7.  OK, OK, so I’ll add one brand of battery-operated toys here.  My daughter has really loved the Parents brand cell phone and the Parents microphone.  She sings her little heart out on her “stage” (the fireplace hearth) and she loves that she can record a snippet of her voice on both toys.  They’re small, they’re cheap, so again — they won’t take up much room!

8.  We also bought my 3-year-old a kitchen this year (but I spent about $35 instead of the uber-expensive sets.  I mean, it’s all pretend play — I don’t NEED the best out there.  She’d play with the $300 one the same way as the $35 one!).  We’ve had it for 2 weeks now and it’s a big hit.

So there you have it, folks.  Shop away.  But if I could offer some advice for you — wrap the gift in some fun shiny paper.  Because your kids will still probably have more fun with the wrapping and bows than what’s inside the package.  🙂

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Remember how excited you were to receive your first parenting magazines?  Never mind your growing belly and the fetal kicks and the maternity clothes, your first subscription somehow made it official;  You had joined the ranks of mom-hood and wanted everyone (and all the mailing lists to whom they sell your name) to know about it!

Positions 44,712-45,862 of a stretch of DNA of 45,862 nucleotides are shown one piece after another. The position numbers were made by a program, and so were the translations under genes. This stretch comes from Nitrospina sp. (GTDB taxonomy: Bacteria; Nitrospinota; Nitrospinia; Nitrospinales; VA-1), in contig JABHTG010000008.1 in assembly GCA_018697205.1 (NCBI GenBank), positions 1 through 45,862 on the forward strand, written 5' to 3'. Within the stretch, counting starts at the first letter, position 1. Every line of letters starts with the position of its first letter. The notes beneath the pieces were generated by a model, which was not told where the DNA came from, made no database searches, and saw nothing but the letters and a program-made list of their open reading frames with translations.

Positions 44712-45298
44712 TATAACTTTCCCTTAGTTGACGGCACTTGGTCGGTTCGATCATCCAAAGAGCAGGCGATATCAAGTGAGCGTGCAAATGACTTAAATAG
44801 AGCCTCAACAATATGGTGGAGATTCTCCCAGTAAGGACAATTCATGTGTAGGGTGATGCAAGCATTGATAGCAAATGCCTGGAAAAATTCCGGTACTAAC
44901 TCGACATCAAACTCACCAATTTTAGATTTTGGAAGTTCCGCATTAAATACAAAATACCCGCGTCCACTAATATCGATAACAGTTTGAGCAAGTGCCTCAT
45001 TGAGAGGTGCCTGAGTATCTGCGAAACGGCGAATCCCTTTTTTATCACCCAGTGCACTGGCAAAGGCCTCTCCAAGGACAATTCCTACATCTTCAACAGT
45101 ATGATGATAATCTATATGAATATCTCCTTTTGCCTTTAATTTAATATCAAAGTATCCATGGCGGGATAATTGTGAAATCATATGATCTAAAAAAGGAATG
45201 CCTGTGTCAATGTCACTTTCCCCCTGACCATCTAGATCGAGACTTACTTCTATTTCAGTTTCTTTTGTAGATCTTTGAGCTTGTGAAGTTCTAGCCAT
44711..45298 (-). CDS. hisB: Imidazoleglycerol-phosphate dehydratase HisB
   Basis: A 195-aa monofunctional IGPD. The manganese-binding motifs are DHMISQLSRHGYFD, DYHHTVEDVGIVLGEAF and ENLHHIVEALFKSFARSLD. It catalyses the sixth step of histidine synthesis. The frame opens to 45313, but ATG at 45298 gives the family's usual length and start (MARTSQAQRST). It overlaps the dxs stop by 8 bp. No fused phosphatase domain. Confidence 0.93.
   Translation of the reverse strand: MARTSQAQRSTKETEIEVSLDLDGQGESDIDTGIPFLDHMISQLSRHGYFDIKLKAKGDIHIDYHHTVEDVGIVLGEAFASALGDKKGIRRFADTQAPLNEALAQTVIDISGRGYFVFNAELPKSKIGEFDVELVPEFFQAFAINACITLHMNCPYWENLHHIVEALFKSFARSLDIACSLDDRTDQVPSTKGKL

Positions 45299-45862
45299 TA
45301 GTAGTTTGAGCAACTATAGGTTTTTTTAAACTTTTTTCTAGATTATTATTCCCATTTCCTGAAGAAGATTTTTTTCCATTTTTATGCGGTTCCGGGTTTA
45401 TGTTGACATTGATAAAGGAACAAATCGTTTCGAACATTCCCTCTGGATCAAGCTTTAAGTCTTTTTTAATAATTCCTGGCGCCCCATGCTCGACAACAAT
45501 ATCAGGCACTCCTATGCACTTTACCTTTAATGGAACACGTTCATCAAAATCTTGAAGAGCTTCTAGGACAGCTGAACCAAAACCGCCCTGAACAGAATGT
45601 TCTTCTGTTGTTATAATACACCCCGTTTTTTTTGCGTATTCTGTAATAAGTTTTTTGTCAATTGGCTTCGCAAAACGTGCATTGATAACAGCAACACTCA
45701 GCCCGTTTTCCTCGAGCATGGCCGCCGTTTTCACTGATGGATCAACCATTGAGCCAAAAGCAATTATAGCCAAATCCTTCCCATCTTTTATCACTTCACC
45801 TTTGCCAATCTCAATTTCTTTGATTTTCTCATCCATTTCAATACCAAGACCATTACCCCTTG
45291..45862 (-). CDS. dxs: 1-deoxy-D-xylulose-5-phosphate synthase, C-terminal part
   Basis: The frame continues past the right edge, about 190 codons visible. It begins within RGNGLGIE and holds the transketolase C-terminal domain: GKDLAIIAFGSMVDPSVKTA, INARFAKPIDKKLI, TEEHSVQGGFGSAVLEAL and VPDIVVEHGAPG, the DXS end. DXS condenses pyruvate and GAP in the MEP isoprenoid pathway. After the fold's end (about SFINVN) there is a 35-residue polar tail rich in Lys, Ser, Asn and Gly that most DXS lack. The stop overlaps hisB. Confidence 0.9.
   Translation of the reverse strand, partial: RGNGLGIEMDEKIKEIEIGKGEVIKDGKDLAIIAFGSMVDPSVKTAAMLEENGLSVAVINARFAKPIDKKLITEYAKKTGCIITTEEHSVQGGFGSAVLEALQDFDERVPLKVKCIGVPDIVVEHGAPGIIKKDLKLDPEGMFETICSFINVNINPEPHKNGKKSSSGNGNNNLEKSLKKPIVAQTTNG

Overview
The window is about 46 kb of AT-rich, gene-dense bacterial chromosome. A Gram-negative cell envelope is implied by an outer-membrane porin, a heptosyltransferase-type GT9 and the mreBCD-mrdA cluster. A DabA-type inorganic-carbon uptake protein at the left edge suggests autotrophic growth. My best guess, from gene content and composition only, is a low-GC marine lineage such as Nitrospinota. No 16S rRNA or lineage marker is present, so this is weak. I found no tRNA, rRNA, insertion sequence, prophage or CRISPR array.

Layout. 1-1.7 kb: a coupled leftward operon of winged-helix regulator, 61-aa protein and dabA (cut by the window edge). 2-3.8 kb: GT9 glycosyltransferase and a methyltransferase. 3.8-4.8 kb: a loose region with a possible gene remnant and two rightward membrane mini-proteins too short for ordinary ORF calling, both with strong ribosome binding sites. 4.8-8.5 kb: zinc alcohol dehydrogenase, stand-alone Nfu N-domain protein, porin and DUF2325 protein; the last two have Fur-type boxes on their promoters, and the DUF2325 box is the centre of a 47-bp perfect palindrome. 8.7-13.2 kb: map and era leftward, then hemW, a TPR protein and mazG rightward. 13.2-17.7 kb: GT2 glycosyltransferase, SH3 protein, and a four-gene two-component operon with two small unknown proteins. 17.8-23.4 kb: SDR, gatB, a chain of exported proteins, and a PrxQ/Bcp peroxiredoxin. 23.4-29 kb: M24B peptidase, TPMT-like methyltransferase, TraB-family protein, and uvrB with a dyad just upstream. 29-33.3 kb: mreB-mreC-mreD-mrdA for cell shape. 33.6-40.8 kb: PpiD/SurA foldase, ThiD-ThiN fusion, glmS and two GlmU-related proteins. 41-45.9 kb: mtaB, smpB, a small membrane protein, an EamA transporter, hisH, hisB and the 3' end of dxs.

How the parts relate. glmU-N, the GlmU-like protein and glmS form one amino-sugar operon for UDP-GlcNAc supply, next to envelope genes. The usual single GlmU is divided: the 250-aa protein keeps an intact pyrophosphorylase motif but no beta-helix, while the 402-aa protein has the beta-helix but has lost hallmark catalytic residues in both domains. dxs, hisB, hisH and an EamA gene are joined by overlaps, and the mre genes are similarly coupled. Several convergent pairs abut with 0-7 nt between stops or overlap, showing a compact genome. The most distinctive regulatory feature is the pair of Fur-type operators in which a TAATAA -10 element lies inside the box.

I grew a little weary of these magazines after the first year.  But of course I signed up again (for my FREE subscriptions — even better!) when I found out I was pregnant the second time.  Parents, Parenting, Baby Talk, American Baby . . . there was nothing I wouldn’t know about how to raise my child the best possible way!

There were some helpful tidbits, that’s for sure.  In fact, I still have the article taped on the inside of my cupboard about food ideas to start your baby on solids.  But the second go-around of reading these magazines cover-to-cover really got me frustrated.  They were ALL. THE. SAME!  How many times did I need to read articles like “Sleep Strategies for Your Toddler” or “Ten Tips for Picky Eaters” or “Questions You Need To Ask Your Pediatrician” or “Taming Those Tantrums.”  Even worse were the mom-centric features:  “New-Mom Makeovers” or “Five Ways to a More Fabulous You.”  They were almost insulting. 

I found an alternative.  And I love it.  I’m almost afraid to buy the newest copy because I know I’ll read it cover to cover, and I want to prolong the joy of reading.  (is that crazy?  Am I the only one who does this?)   BRAIN, CHILD MAGAZINE is the answer!!  The magazine for thinking mothers (their words, not mine, but I love them nonetheless).  ***edited to add:  I’m having trouble with some of my links here.  But their website is www.brainchildmag.com ***

Oh, Brain, Child!  *sigh*  Go to their website (www.brainchildmag.com)  to read a few of the articles online.  It’s such a tease, though, because you’ll really want to run and get your own copy to have access to the whole shebang.   One of the quotes on the homepage is “BRAIN,CHILD provides an appealing mix of humor, wit and intelligence.”   There are essays, here, people.  Essays.  And debates.  A few months ago it was about childhood vaccines, and the last issue was about raising children with your political values.   This time is about vegetarianism.  Sound a little too liberal for ya?  Sometimes.  But both sides of each debate I’ve read were so well-written, insightful and intelligent that if you don’t agree with them, you can at least respect their opinions and their well-thought-out stances.